Fire stations in and around Spokane – and, frankly, in other cities, as well – not only serve their communities with fire suppression services and responses to medical emergencies, but they are community centers of a sort, with various groups using their meeting rooms to gather. And a number of them are also home to large works of public art.
Back in 1981 the city of Spokane passed the Percent for Art Ordinance mandating that 1 percent of certain capital construction costs be set aside for artwork to enhance the building or open space being funded. Fire stations and other public projects then began having public artworks associated with their construction (check out examples at www.spokanearts.org).
“One of the most popular artworks at a fire station is ‘Velocity,’ done in 1992 at Fire Station No. 3,” said Karen Mobley, director of the Spokane Arts Commission, which coordinates the public art program. “The imagery is clever and striking.” Total cost was about $20,000.
Velocity is the brainchild of Tom Askman, a professor of studio art at Eastern Washington University, who has done public art projects all across the nation, from Alaska to Florida – including the striking sculptures lining the Ballard Bridge in Seattle, a project he completed with artist Lea Anne Lake in 2003.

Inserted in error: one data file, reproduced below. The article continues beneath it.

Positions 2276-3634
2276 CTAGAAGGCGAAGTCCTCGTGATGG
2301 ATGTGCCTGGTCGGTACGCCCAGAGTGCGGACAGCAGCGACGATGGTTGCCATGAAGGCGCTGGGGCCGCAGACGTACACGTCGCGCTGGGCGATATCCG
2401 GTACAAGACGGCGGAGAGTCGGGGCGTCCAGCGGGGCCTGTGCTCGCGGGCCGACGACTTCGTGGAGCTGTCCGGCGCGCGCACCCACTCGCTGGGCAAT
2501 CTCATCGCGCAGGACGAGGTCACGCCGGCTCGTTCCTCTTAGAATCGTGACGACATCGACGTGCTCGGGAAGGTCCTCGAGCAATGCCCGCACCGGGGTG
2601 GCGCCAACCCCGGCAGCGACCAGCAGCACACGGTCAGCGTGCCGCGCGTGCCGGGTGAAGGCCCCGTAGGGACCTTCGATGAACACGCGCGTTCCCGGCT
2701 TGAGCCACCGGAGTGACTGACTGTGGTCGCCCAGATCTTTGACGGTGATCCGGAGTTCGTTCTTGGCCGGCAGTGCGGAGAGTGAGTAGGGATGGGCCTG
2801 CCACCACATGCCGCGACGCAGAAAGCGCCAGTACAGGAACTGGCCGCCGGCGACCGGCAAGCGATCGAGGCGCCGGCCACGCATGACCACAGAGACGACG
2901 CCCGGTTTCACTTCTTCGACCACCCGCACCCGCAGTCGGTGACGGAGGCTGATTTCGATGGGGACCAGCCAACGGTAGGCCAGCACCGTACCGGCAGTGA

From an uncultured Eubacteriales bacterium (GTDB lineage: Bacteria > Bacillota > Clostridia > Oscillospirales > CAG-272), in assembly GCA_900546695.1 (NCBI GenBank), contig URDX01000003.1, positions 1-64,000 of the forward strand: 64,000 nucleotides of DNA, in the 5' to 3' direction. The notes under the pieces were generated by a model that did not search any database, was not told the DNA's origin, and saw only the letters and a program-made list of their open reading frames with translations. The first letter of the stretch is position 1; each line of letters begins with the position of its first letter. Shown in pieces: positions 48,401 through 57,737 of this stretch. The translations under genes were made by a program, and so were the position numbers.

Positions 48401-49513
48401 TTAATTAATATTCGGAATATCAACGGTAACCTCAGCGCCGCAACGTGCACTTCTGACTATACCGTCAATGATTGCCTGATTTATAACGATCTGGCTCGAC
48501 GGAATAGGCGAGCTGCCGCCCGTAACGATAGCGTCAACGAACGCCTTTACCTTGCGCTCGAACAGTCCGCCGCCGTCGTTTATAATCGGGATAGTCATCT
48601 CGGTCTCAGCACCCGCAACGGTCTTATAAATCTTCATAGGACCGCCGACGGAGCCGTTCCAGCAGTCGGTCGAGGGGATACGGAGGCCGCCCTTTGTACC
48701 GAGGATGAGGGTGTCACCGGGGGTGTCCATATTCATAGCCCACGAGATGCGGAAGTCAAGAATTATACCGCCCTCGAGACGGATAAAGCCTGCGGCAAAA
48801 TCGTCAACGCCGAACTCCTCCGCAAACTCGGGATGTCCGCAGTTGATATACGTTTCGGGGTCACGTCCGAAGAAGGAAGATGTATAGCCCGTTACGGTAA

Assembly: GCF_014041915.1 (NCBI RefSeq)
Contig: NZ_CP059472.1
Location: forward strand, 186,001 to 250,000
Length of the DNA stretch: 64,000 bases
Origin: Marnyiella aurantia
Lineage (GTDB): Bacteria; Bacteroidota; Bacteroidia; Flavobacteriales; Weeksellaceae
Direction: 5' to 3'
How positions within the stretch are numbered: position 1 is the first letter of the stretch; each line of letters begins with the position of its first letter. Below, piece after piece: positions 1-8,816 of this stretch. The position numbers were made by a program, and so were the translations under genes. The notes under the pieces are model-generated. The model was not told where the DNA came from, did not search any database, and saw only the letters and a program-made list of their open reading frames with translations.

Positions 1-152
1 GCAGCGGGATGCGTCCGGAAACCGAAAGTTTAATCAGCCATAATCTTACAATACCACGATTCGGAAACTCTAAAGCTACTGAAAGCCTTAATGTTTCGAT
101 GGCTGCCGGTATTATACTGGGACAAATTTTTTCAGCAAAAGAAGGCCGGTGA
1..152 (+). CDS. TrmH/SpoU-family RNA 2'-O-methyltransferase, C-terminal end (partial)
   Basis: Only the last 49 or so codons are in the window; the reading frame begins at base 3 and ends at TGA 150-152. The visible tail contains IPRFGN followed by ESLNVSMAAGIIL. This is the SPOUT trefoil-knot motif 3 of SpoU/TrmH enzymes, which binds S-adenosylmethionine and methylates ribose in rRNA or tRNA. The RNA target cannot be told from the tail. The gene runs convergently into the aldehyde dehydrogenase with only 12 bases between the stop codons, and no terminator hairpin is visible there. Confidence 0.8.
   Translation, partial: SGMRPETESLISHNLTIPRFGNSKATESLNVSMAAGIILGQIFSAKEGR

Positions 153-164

Among the things that excited Askman about the fire station project was that he was going to have the opportunity to work on the building as it was being constructed at 1713 W. Indiana Ave., rather than applying his artwork after it was built. And so, he took some of the brick that would be used on the exterior of the building and bulged, cracked and broke it before sending it off to be fired.
Looking closely at the sculpture on the front of the fire station, it appears as if the bronze hoses with crossing-over streams of water actually break out of the brick – those bricks being the special ones Askman crafted for that effect.
“I looked at the function of the building as an ingredient in what I proposed to do there,” he said, “and I also wanted to be as original as possible. I thought the hoses coming through the brick were quite symbolic.”
First the brass hose sculpture – about 30 feet from side to side and 16 feet tall – was erected and the brick applied afterward. “It was something of a challenge to get the brick to fit around the bronze hoses,” Askman said.
The artist noted that the originality of this piece has led to many other public art projects for him, the first one after Fire Station No. 3 being at a trade school in Connecticut in which he portrayed sculptures of students jumping through the wall. He has completed art pieces at five fire stations in the nation, the most recent a 45-foot tall structure installed this year in Albuquerque.
“It’s important to have art appropriate to a specific site, and I’m pleased that this one has been so well received,” he said. “It’s certainly one of my favorites.”
Mobley said it is very much in the spirit of public art to put it where the people are – in neighborhood libraries, pools, fire stations.
“We are always pleased to bring art to the people of our community,” she said.
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